Whereas I would consider Data to be a phlegmatic personality, taking everything in stride, taking for granted he's the most loved because he was cherished as a kitten, our cat above, Teddy Bear, is exactly the opposite She's choleric. That means bossy. She not only bosses around the other cats, she also tries her hardest to boss us around. She believes she's queen of the roost even if she is getting a little older, missing her top fangs. She still has the longest claws, the scariest hiss and growl. She's also the one who wants to stay inside with us on a beautiful day, holler for us from another room and pretty much make a nuisance of herself. Why does she get away with it? She has class. I made her stay outside yesterday, and when the repairman came to the door, I saw her standing regally beside him, her head raised for him to pet her. And he did. She conned him.

We have two more cats, just no pictures of them on my computer tonight. These pets own us with a kind and loving compassion. When I'm in pain, they seem to know, and they crawl on my lap and purr. They are a gift from God--or at least, I think that way some of the time. What about your pets? We haven't discussed them lately. What animal (or perhaps reptile or other living thing) gives you joy as  you care for it daily? I truly believe that rescuing our strays is an act of service that God honors.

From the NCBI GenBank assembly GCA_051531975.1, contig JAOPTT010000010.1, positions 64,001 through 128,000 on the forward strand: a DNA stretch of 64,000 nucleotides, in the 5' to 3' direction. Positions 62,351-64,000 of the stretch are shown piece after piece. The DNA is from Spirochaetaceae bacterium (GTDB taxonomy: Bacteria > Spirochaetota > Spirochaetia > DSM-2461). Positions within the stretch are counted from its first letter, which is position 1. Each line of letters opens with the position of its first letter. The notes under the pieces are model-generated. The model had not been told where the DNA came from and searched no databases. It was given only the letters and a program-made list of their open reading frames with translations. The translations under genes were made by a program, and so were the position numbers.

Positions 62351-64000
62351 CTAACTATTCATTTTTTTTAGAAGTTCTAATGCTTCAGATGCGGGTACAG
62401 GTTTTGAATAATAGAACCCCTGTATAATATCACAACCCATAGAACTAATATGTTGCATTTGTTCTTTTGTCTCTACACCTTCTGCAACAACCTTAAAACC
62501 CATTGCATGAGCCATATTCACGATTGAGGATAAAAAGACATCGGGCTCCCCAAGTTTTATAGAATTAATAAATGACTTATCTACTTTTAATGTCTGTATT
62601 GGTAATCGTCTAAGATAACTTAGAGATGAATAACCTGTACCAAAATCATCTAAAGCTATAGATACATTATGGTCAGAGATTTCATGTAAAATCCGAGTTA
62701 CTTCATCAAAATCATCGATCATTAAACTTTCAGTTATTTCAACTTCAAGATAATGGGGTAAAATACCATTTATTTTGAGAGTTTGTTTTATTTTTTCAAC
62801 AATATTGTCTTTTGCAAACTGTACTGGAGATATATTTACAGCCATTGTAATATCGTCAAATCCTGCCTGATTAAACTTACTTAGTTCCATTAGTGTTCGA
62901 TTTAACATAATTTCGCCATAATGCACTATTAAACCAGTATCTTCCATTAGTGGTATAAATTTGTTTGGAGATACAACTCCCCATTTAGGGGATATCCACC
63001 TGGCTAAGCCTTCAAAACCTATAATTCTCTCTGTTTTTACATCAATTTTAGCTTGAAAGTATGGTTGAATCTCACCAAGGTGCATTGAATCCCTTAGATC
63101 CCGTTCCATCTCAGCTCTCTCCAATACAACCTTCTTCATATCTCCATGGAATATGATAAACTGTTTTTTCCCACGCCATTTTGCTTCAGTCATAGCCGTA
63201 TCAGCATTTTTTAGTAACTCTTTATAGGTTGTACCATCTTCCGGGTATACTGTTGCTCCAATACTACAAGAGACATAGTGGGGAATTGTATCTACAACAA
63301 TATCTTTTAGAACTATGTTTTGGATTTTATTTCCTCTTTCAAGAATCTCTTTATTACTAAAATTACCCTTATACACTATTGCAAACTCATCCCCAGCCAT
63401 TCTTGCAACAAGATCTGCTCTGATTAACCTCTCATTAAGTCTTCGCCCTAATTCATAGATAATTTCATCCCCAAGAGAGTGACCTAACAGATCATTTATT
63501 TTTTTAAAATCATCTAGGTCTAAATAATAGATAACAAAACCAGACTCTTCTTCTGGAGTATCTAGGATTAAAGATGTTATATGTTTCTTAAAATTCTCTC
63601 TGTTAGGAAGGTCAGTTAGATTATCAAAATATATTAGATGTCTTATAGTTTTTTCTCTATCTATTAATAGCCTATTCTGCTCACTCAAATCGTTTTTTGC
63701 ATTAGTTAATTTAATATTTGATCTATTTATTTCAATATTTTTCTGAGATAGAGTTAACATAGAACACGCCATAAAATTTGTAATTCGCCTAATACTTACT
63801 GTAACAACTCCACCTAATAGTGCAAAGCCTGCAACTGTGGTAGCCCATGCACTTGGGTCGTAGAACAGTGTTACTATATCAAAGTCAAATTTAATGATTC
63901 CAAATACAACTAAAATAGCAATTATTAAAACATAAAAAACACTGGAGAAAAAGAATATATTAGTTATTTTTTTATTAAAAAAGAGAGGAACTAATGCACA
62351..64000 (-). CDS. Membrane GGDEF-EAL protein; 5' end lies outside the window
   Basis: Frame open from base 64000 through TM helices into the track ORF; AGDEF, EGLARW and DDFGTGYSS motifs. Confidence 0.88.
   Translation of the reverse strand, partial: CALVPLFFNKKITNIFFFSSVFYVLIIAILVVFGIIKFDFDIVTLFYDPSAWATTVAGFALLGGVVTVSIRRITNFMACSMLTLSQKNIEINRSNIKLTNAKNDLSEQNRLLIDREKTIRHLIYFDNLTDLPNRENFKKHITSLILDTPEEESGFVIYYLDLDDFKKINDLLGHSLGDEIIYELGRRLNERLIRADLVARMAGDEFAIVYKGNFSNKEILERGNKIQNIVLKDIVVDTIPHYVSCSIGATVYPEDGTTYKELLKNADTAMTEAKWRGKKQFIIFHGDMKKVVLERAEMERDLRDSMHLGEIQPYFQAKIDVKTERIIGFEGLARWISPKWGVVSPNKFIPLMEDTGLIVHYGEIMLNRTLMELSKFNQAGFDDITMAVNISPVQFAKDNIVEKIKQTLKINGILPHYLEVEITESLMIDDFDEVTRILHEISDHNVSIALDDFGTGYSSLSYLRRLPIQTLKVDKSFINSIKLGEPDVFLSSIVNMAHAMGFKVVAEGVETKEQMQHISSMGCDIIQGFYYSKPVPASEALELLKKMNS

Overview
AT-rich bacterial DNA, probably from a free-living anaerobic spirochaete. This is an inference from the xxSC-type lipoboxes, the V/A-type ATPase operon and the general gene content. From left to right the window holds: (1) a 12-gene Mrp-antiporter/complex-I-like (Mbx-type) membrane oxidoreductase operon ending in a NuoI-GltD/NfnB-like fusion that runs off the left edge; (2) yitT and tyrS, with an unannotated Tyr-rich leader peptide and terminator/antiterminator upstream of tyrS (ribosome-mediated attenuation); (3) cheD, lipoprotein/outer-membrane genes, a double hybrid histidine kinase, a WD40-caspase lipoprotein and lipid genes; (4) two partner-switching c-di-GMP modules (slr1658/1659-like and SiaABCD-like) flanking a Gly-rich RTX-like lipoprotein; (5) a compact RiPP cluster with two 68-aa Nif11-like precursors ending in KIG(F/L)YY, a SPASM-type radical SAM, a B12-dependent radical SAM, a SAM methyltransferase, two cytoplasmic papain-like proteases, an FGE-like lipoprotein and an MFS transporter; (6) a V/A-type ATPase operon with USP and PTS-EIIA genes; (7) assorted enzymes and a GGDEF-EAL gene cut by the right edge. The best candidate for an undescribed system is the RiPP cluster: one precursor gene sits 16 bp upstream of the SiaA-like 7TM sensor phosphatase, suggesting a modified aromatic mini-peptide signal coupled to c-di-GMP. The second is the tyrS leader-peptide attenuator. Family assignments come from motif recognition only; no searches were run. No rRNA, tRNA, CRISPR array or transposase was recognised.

Hannah Alexander  
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Thursday, October 18, 2012
I admit it. I'm hooked. On Pinterest. Please tell me I'm not the only one!  I can spend hours looking at the latest fashions, beautiful scenery and, of course, recipes. My daughter kept telling me about it and I told her I couldn't afford to get absorbed by one more website. I guess you can see who won.

I see many writers on there. They "pin" characters, old period clothes, unusual settings. Any and all of those could spark their imaginations for futures scenes tucked inside delicious novels.

Sometimes it's fun just to escape for a while and enjoy the scenery or find a new recipe. I confess that I absolutely love it. Yesterday was rainy and cold. A perfect combination for hot chocolate and a visit to Pinterest. So I spent the afternoon browsing through Paris, Switzerland, Greece, and assorted main dishes, clicking here and there and tucking away a few morsels in my own files for future use. It's not only a wealth of information, it's just plain fun.